A5. The dry season from April to October is probably the most comfortable period as far as the weather is concerned. Even during these months you can still get a little rain. Ideally the month of May is perfect since there is little rain but the vegetation is still rich and lush. June, July and August are the 3 busy months and the numbers of trekkers has been limited so book well in advance. Although the weather is sunny during these months the temperature at night can drop considerably, falling to below freezing so be prepared. The months of November and December can still be very enjoyable with fewer trekkers. Expect at least one day of rain during this period. January and March can be wet – very wet at times. However most of the rain falls late in the afternoon and at night so ensuring you have a good waterproof tent is all important. These months also correspond to Summer in Peru so the sun can be very strong and the nights generally mild. The government has stated that the 4 day trek (at least from km82 or km88 until Wiñay Wayna) will be closed for the entire duration of February.

Weather on the Inca Trail Jan Feb Mar Apr May Jun Jul Aug Sep Oct Nov Dec
Maximum Temperature °C 19 19 19 20 20 20 19 20 20 21 21 21
Minimum Temperature °C 7 7 6 5 3 0 0 2 4 6 6 6
Rainy Days 18 13 11 8 3 2 2 2 7 8 12 16

Q6. What about theft?

A6. Many older guide books make out the Inca Trail to be a haven for thieves and bandits with tents being slashed in the night and trekkers robbed at gun point. I’m glad to say that these are exaggerations and theft is now very uncommon on the trail provided that you take basic precautions. Don’t take any valuables with you that you don’t need for the trek. Leave jewellery, large sums of money in your hotel safe (However you need to take your passport on the trek). Take plenty of plastic bags to wrap smelly socks, boots, underwear and wet clothes in. Don’t leave them outside your tent at night (no matter how much they stink!) or they may not be there in the morning. Carry your valuables in a money belt or neck pouch and keep items such as cameras and passport with you at all times especially at meal times.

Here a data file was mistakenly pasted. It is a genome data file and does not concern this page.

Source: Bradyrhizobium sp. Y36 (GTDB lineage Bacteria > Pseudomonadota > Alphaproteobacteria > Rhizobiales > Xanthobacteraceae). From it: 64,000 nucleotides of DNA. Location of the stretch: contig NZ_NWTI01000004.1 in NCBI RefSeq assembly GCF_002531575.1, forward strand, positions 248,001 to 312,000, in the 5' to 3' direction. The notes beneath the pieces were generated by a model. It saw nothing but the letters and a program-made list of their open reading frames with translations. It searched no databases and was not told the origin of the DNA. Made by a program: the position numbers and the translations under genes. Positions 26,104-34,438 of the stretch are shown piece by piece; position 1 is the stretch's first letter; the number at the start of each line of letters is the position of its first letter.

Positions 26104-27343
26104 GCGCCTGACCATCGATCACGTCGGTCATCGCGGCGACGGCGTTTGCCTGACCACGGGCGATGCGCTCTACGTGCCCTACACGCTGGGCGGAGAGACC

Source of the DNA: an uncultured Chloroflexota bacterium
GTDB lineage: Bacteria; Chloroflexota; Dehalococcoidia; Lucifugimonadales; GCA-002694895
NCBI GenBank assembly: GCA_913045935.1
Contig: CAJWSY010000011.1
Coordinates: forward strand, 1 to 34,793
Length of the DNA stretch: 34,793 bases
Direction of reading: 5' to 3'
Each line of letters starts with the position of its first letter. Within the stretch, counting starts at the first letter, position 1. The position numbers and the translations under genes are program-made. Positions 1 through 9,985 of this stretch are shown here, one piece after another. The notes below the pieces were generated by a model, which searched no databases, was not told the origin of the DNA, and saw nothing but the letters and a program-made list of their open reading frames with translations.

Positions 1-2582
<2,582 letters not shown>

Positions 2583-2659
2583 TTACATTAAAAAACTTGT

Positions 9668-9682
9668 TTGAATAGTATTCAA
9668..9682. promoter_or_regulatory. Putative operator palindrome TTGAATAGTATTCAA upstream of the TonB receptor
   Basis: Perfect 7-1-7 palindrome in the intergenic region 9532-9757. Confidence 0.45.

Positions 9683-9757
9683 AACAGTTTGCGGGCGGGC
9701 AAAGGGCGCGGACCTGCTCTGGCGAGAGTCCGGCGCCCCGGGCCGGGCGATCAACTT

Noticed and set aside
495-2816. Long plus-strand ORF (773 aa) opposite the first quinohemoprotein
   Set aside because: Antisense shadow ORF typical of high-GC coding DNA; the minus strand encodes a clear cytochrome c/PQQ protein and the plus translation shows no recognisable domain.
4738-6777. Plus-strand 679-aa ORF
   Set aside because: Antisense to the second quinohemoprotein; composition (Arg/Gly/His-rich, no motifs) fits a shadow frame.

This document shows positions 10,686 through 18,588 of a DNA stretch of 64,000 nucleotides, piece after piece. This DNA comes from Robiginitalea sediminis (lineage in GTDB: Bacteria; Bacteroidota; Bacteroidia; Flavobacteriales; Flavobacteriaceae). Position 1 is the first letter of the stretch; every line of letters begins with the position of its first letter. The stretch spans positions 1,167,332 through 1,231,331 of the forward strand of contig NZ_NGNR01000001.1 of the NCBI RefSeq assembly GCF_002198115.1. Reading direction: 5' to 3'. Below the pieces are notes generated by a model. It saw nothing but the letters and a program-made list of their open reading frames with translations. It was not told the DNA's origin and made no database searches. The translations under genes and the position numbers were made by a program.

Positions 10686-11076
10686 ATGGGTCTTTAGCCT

Q7. What do we do for drinking water?

A7. You’ll come across a small stream or mountain spring every 90 minutes or so along the trail where you can fill up your water bottle. Take a bottle of at least 1.5 litre capacity per person.

Although the water is clear always use sterilizing tablets and follow the instructions. The sterilizing tablets ‘MicroPur’ can be bought in most pharmacies in Cusco (the further away from the plaza the cheaper they are). With these tablets you have to wait at least 60 minutes before drinking.

If travelling in an organized group boiled water should be available at meal times. Bottled mineral water can also be taken from Cusco, bought at km82 and km88, just before Wayllabamba, halfway up the first pass and at Wiñay Wayna and Machu Picchu.

Q8. What are the toilets like along the trail?

A8. Toilets have improved a lot in the last couple of years and all of the larger campsites have toilet blocks with flush toilets and running water. On the whole they are kept pretty clean. If you do need to go the toilet between campsites then defecate well away from the trail and water supplies; dig a hole, or cover your faeces with a rock, and take the paper with you in a bag to deposit in one of the several bins along the way. There are hot shower facilities are Wiñay Wayna on day 3, although they are usually pretty unclean.

Q9. Do I need to be fit to do the Inca Trail?